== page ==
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Member Since: Sat May 17, 2008
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Subj: Re: Yikes
Posted: Fri Nov 06, 2015 at 06:41:19 pm EST (Viewed 148 times)
Reply Subj: Yikes
Posted: Fri Nov 06, 2015 at 05:05:52 pm EST (Viewed 152 times)

    I feel like Marvel has gotten a fair bit better in that respect (seriously!). I mean first of all, it's always been a company that exists to make money. But leaving that aside: is today's Marvel really more about "marketing - gimmicks, hyperbole" than the 90's marvel of chromium covers and poly-bagged issues and collectable cards?

I both agree and disagree.

I think that Marvels smaller, more niche titles - those not so strongly connected to the larger Marvel Universe - are places where creativity still runs free off the leash.

The larger, more mainstream books however very much feel like marketing tools to me, and the non-stop procession of 'big events' is exhausting and - after more than ten years of them - has finally driven me away from them.

Theres no doubt whatsoever that there are more gimmicks now than there were in the 90's. Yeah, you may have got a foil cover back then, but you didn't have to endure an 'unmissable' event every six months, a new #1 on all your favourite books every year, a dozen Avengers books all as mundane as each other, 'celebrity' teams composed not of characters that actually fit together or make sense but those with the highest profile and guaranteed to make the biggest sales, 'exclusive' or novelty cover variants are now a monthly norm instead of something that occurred every couple of years. The internet meanwhile has definitely ramped the amount of hyperbole up to eleven.

    I'm not sure whether you mean that A) Marvel's comics lineup has been homogenised across publishing line, or that B) the comics resemble the movies too closely. In both cases I disagree. A) the titles that marvel is putting out now look/feel very distinctly different from each other in a way that hasn't always been the case. The Unbeatable Squirrel Girl or Howard the Duck books feel like they are leagues apart from the Punisher or Moon Knight titles, for instance. B) The only moves Marvel has made to accommodate the MCU really have been in terms of what they've done with SHIELD. I'll concede your point on Fury, but on the other hand Marvel has been completely unafraid of veering off from the movies: in the current books, Captain America, Thor, and Hulk are all completely different characters, there are two Hawkeyes, and Iron Man just spent the past year or so as a villain.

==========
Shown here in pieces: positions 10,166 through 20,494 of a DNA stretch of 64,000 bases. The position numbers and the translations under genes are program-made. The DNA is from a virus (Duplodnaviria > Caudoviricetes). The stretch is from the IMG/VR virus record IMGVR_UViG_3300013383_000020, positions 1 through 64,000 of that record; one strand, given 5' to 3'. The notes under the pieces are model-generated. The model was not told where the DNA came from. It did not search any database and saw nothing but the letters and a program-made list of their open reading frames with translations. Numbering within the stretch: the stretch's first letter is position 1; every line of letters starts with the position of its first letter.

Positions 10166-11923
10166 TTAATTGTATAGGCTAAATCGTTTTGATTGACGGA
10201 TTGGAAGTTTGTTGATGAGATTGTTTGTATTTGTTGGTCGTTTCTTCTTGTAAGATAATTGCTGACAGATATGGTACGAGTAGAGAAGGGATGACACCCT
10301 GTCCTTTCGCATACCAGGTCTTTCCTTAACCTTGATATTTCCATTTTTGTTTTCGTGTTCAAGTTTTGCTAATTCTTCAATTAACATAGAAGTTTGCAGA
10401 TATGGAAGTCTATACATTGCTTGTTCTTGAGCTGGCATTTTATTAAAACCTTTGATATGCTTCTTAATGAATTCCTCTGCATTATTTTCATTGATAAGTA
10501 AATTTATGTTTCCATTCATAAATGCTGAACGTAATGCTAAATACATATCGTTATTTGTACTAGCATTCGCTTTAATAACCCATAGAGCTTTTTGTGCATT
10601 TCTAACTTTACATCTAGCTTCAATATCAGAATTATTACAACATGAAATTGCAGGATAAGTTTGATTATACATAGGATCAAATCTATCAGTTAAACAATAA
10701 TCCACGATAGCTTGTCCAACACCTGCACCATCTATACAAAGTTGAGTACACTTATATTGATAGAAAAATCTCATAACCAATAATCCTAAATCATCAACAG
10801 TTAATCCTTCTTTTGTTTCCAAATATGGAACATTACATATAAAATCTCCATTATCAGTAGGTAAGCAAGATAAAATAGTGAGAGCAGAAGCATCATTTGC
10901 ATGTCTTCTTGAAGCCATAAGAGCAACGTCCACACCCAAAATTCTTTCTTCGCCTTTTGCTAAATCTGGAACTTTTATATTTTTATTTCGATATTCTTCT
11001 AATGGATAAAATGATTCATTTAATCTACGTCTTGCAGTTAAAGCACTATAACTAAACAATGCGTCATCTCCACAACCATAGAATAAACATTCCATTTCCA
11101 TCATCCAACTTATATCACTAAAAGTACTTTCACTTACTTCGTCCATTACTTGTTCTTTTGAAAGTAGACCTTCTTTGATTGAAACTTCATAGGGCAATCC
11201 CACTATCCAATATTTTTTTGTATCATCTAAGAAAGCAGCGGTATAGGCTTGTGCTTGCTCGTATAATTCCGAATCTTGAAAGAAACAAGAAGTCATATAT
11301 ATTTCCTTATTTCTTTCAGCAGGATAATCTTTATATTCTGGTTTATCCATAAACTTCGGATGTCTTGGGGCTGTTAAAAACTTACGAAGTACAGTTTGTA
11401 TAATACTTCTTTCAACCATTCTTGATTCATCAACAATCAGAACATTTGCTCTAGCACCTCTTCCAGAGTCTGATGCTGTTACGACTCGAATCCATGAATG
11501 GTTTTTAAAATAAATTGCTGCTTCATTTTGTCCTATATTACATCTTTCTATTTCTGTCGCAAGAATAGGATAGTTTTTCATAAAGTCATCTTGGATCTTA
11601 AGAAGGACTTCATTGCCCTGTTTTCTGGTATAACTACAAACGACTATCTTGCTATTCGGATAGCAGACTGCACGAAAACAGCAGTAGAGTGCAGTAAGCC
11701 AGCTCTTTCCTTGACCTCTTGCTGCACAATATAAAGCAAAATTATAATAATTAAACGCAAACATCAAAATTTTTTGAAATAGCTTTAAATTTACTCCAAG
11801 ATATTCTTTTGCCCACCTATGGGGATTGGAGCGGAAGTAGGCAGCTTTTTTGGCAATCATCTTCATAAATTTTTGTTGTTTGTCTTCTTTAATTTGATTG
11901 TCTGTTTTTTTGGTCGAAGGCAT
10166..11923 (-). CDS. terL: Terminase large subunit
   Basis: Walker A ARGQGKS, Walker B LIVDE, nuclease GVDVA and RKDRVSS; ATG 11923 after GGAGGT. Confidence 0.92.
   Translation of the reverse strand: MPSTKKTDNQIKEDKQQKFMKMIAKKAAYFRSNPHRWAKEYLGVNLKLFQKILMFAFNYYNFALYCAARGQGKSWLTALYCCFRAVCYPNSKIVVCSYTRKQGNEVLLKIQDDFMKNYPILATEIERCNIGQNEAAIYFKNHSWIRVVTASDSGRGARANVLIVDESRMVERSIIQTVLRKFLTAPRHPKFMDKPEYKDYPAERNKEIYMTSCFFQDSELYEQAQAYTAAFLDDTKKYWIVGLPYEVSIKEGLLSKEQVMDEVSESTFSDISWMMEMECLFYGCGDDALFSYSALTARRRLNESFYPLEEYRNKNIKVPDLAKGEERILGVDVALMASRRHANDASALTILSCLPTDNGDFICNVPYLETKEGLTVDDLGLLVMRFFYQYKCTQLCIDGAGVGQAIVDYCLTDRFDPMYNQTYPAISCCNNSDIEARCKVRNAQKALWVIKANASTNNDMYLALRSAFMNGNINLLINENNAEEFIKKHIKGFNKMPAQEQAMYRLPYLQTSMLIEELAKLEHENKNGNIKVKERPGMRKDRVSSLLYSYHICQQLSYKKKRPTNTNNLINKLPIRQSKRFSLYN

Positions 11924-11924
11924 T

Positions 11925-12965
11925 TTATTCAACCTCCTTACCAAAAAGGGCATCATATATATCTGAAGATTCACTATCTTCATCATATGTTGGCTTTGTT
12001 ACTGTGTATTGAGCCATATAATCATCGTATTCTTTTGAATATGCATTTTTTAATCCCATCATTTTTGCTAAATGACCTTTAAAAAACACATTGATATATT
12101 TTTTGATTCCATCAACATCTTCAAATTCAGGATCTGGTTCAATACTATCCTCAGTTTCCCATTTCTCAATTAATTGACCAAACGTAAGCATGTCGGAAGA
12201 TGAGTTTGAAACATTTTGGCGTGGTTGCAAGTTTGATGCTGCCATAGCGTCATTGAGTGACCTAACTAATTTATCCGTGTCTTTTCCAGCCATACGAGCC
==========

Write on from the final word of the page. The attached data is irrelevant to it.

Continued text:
Its admittedly quite early days for this, but the writing is clearly on the wall.

Weve seen characters adopt costumes that are more akin to their movie versions. Some characters have been replaced with others more similar to those seen in other media (Nick Fury, Sam Alexander and the new Vision for example). Weve had titles like 'Avengers Assemble' - a comic book that deliberately apes the movies.

I only see this continuing because theres no doubt that dragging those millions of movie goers (or at least their kids) into spending their money on Marvels comics is the goose that laid the golden egg.

    Secret Wars hasn't wiped the slate clean.

Marvels pitch for Secret Wars was that everything that happened before would come to an end, and the world we were left with would be one that was similar to what occurred before but essentially a different reality. All those famous stories you read as a kid still happened, but they happened in a universe that no longer exists.

That said, the company are sending out confusing messages with some of their relaunched titles. Cap America #2 for example has Maria Hill referring directly to the 'incursions', which she shouldn't have any recollection of if this were now a different reality.

This confusion I suppose is a side effect of making such a mess of Secret Wars. No one knows what happened to the Marvel universe in the end because they haven't finished the damn story yet!

    I started in on the X-men at right about the time of the 'Mutant Massacre' storyline, so "miserable" and "angst" basically define what I think of with my 80's comics. \:\-\)

'Angst' is fine every so often, but not all the time.

The likes of Alan Moore and Frank Miller have a lot to answer for - its because of them that writers seem to think that every story has to be Watchmen. You've got Daredevil fans complaining because the last series wasn't miserable enough.

Mutant Massacre was a rarity in the 80's - generally comics were a little more upbeat than that. Now it seems like the objective of every writer is to make you want to self-harm by constantly reminding you what a horrible place the world is and giving you characters who are unlikable arseholes.

    Nothing makes us feel the way it did when we were kids. *shrug*

True, but only a few years ago I still used to RUN to the comic shop. A fully grown man running across town because he was that excited to pick up his comics.

Far too often over the last year or so however I've had to force myself to travel to pick my comics up. I have to drive nearly 20 miles to my nearest large city, which never seemed like a chore to me in the past, but now I find myself struggling to see the point in doing so. Additionally Secret Wars has seem me reduce the number of Marvel comics I collect by so much that its not even worth the mileage going in every week because theres only three or four books waiting for me.